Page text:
bras robotique controle cérébral couv

Brain-controlled robotic arm in augmented reality

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A new robotic arm system has just been tested on ten people. his privacy? It is directly controlled by the user’s brain, via an interface displayed in augmented reality.

Recently, a team of Chinese researchers from Hebei University of Technology and several other institutions made the breakthrough. It can make it possible to create practical tools to facilitate the daily lives of people with disabilities or mobility difficulties.

Brain-controlled machines haven’t been in the realm of science fiction for long: “” In recent years, brain-controlled robotics have made more and more progress through the development of robotic arms, brain science and information decoding technology. Zhiguo Luo, one of the researchers responsible for this study, explains to specialized media Tech explore.

However, scientists have identified gaps in the application of this type of technology, which they sought to fill with their new approach. ” Disadvantages such as low flexibility limit its wide application. We aim to enhance the lightness and comfort of the brain-controlled robotic arms.”, they explain.

To lighten the device necessary to use this brain-controlled “arm”, the researchers chose to create a human-machine interface based on augmented reality. This technology allows, through glasses, in this case, to integrate virtual elements into a real environment: to somehow combine the real and the virtual. In fact, most previous brain-controlled arm experiments have used conventional control screens.

The device used in the study. © Chen et al.

For the research team, this had the drawback of having to resort to a fixed chassis, which allows less freedom of movement, but not only. In fact, unlike a traditional screen, an augmented reality screen allows the user to focus on a single environment, rather than constantly shifting his or her attention from the screen to reality. That is why their innovations allow, in their opinion, greater “flexibility” and fluidity of use.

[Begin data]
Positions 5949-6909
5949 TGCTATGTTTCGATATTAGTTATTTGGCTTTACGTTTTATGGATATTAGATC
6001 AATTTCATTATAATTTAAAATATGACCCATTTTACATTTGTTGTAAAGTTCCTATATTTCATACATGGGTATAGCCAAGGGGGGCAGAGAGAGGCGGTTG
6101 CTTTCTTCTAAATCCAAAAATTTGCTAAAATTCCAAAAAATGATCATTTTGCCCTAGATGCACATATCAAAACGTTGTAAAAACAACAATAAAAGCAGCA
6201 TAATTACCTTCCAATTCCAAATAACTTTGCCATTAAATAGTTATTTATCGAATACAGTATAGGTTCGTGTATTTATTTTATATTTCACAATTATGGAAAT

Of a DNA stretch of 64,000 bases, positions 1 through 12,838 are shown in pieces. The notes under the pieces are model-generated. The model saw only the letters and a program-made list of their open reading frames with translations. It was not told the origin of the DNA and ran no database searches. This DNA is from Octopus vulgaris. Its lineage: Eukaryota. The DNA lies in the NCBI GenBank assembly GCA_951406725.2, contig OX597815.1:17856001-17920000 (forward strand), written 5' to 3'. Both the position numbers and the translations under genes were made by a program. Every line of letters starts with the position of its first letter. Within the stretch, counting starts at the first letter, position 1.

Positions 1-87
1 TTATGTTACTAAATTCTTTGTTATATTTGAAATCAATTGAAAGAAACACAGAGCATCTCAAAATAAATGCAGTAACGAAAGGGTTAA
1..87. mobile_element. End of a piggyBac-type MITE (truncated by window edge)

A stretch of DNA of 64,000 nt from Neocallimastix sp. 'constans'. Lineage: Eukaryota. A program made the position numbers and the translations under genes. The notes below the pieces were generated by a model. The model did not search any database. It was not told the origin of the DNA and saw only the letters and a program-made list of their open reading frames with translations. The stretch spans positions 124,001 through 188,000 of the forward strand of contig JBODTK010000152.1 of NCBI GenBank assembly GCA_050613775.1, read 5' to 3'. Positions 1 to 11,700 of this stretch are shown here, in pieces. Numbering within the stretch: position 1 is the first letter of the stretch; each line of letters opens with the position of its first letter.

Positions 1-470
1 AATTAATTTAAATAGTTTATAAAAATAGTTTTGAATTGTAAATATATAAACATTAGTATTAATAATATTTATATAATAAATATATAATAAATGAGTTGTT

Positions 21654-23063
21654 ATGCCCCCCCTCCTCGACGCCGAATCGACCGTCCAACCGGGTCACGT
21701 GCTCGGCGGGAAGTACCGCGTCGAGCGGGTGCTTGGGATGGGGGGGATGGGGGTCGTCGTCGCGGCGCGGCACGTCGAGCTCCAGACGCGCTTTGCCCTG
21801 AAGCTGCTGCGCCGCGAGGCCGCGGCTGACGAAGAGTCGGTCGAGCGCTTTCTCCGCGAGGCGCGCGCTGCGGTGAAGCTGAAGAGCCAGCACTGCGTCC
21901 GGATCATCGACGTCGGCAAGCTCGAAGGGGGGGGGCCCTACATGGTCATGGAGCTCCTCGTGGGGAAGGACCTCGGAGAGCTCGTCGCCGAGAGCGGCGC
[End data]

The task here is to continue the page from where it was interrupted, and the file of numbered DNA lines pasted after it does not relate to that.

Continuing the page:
How does brain control work?

To make this arm move according to the user’s will, Chinese scientists used a brain control interface. That is why they resort to visual ability evoked when equilibrium”, in English, ” Steady-state visually evoked potentials », hence its acronym, SSVEP. To explain it more simply, these are the natural response signals to visual stimuli given at specific frequencies. By sensing these frequencies, via judiciously placed electrodes, it becomes possible, in this case, to know when a person is fixing a certain point. Thus, to launch an interaction with the machine at that time. This creates a direct information channel between the brain and the organ, without going through motion interaction.

Schematic diagram of brain control performance
The system consists of a brain control interface for augmented reality and a robotic arm. © Chen et al.

Another improvement that scientists have made with this project is the use of the asynchronous control method. Any system that does not rely on strict time windows, but is activated only when the user decides to do so. This more flexible method makes it possible to adapt to individuals in a personal way, which, according to the researchers, was not so far in this type of innovation. With an average interface display time of 2.04 seconds to select the correct command, the asynchronous control has a positive effect on visual fatigue.

So far, the team has conducted tests on 10 healthy people, in a relatively comfortable environment, as well as online tests, and achieved satisfactory results, with a success rate of 94.97%. Despite this, the achieved performance remained inferior to tests performed with interfaces on conventional screens, for several reasons.

New ways to explore

Augmented reality, displayed in the real world, brings more visual distractions. The screen is also lower in contrast and less bright and therefore potentially less exciting to the human eye. Finally, sometimes it has a longer update time.

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So the researchers have cut short their work to continue their explorations. In the future, they want to start conducting tests with people with disabilities, in order to verify the reliability and practicality of their innovations in concrete scenarios of their everyday and social life. They also intend to continue refining the technological devices that are being packaged. The next step: real life? ” Our approach contributes to improving the practicality of a brain-controlled robotic arm and accelerating the application of this technology in real life.”, I confirm en tout cas Zhiguo Luo.

Source : Journal of Neuroengineering

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